you, It fits your wisdom so far to believe it, As he in his particular sect and force May give his saying deed ;* which is no further, Than the main voice of Denmark goes withal. Then weigh what loss your honour may sustain, If with too credent ear you list his songs; Or lose your heart; or your chaste treasure open To his unmaster'd importunity.b Fear it, Ophelia, fear it, my dear sister; And keep you in the rear of your affection, Out of the shot and danger of desire. The chariest maid (64) is prodigal enough, If she unmask her beauty to the moon : Virtue itself scapes not calumnious strokes: The canker galls the infants of the spring, (65) Too oft before their buttons be disclos'd; And in the morn and liquid dew of youth' Contagious blastments are most imminent. Be wary then: best safety lies in fear; Youth to itself rebels, though none else near.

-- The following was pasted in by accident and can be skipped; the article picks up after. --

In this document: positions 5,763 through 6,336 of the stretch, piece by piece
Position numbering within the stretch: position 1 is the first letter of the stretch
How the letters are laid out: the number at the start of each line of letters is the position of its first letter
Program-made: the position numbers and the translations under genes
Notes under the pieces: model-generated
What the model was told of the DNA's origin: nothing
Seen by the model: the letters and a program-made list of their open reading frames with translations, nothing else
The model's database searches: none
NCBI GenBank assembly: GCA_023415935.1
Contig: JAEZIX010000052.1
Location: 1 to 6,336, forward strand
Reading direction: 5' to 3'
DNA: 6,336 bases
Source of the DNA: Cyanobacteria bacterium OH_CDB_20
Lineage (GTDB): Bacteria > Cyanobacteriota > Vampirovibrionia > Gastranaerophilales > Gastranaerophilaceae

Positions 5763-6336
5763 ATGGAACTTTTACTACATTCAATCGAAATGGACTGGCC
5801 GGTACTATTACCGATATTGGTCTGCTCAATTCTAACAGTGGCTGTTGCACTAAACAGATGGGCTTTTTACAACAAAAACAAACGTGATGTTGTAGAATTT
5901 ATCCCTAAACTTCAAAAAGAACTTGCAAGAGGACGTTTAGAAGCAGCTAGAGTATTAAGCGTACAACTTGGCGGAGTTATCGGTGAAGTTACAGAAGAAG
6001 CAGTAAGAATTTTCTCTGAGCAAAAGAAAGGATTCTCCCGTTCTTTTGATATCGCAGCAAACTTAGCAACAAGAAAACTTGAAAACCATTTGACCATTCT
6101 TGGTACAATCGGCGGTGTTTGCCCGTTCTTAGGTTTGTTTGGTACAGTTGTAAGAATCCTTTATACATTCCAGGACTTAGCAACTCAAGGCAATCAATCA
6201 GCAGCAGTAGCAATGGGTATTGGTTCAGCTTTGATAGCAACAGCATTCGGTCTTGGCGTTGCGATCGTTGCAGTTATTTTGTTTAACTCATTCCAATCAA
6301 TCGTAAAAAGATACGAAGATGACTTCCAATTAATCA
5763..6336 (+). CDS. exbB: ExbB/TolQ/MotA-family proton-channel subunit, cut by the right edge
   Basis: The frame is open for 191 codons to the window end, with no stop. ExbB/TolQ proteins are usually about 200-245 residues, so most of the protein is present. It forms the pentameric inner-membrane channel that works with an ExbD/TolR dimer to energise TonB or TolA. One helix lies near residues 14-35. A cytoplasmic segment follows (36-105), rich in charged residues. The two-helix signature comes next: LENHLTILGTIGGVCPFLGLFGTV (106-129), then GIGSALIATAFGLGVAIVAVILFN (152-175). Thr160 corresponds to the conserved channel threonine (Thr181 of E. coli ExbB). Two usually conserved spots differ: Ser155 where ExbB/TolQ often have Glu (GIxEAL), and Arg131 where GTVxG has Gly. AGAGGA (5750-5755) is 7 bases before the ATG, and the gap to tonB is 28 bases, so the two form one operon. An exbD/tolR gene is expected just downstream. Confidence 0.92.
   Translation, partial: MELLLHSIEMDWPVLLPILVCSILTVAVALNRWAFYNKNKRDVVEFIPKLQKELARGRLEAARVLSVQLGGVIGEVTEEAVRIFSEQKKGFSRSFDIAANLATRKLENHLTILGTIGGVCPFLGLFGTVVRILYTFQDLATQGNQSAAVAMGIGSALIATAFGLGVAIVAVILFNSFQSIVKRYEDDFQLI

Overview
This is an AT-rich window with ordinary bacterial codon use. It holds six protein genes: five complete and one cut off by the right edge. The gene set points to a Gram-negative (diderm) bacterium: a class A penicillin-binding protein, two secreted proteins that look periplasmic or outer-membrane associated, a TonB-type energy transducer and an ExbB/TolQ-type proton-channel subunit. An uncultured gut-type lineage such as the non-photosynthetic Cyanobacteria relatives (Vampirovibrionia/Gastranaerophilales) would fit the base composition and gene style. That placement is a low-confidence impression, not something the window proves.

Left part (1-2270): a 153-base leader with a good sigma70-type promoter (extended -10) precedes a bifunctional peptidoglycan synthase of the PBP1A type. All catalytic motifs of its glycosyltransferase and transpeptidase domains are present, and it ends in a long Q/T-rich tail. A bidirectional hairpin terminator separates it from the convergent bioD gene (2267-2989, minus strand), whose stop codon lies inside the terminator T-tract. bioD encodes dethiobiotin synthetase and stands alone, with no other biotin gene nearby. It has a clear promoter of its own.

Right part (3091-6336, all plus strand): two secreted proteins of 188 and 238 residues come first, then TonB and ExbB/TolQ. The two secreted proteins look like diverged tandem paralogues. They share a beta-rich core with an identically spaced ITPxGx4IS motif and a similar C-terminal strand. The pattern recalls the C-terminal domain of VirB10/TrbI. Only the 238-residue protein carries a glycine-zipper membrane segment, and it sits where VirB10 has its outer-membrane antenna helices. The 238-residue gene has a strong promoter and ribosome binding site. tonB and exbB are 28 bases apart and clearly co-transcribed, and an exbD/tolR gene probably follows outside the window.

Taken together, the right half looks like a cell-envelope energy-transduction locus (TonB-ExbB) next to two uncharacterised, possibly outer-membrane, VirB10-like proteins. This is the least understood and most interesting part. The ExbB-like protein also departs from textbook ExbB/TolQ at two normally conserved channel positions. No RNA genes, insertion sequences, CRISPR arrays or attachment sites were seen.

Oph. I shall the effect of this good lesson keep, As watchman to my heart : But, good my brother, Do not, as some ungracious pastors do, Show me the steep and thorny way to heaven; Whilst, like a puff’d and reckless libertine,d

a As he in his particular sect and force

May give his saying deed] As he in that peculiar rank and class that he fills in the state, and the power and means thereto annexed, may enable him to give his professions effect. “The deed of saying." Tim. V. 1. Painter. “ Speaking in deeds." Tr. & Cț. IV. 5. Ulyss. For sect and force the quartos have act : and place.

o unmaster'd importunity] Unruly, unrestrained.

keep you in the rear of your affection] Front not the peril : withdraw or check every warm emotion : advance not, as Johnson says, so far as your affection would lead you.

d puff'd and reckless libertine] Bloated and swoln, the effect of excess; and heedless and indifferent to consequences. “ 1gnavus, inefficax, rechelesse,Ortus Vocab. 4to. 1514.